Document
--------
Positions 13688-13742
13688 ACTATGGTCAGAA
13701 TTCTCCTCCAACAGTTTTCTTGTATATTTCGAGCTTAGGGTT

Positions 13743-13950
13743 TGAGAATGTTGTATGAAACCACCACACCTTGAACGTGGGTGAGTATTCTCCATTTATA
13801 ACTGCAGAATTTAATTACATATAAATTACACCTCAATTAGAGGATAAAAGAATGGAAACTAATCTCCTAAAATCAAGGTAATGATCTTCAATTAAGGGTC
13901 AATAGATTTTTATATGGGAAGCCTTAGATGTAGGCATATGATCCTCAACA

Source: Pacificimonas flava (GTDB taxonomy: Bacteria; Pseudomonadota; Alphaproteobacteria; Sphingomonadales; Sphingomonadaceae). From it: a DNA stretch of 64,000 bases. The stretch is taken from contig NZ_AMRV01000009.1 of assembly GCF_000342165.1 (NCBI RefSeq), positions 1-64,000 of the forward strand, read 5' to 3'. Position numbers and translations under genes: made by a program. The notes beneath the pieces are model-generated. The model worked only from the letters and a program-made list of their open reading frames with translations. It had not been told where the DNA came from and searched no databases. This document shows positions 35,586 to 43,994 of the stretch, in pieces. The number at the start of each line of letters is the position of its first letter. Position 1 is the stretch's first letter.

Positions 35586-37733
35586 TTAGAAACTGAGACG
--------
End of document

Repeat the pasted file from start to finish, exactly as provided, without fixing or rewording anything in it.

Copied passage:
Positions 13688-13742
13688 ACTATGGTCAGAA
13701 TTCTCCTCCAACAGTTTTCTTGTATATTTCGAGCTTAGGGTT

Positions 13743-13950
13743 TGAGAATGTTGTATGAAACCACCACACCTTGAACGTGGGTGAGTATTCTCCATTTATA
13801 ACTGCAGAATTTAATTACATATAAATTACACCTCAATTAGAGGATAAAAGAATGGAAACTAATCTCCTAAAATCAAGGTAATGATCTTCAATTAAGGGTC
13901 AATAGATTTTTATATGGGAAGCCTTAGATGTAGGCATATGATCCTCAACA

Source: Pacificimonas flava (GTDB taxonomy: Bacteria; Pseudomonadota; Alphaproteobacteria; Sphingomonadales; Sphingomonadaceae). From it: a DNA stretch of 64,000 bases. The stretch is taken from contig NZ_AMRV01000009.1 of assembly GCF_000342165.1 (NCBI RefSeq), positions 1-64,000 of the forward strand, read 5' to 3'. Position numbers and translations under genes: made by a program. The notes beneath the pieces are model-generated. The model worked only from the letters and a program-made list of their open reading frames with translations. It had not been told where the DNA came from and searched no databases. This document shows positions 35,586 to 43,994 of the stretch, in pieces. The number at the start of each line of letters is the position of its first letter. Position 1 is the stretch's first letter.

Positions 35586-37733
35586 TTAGAAACTGAGACG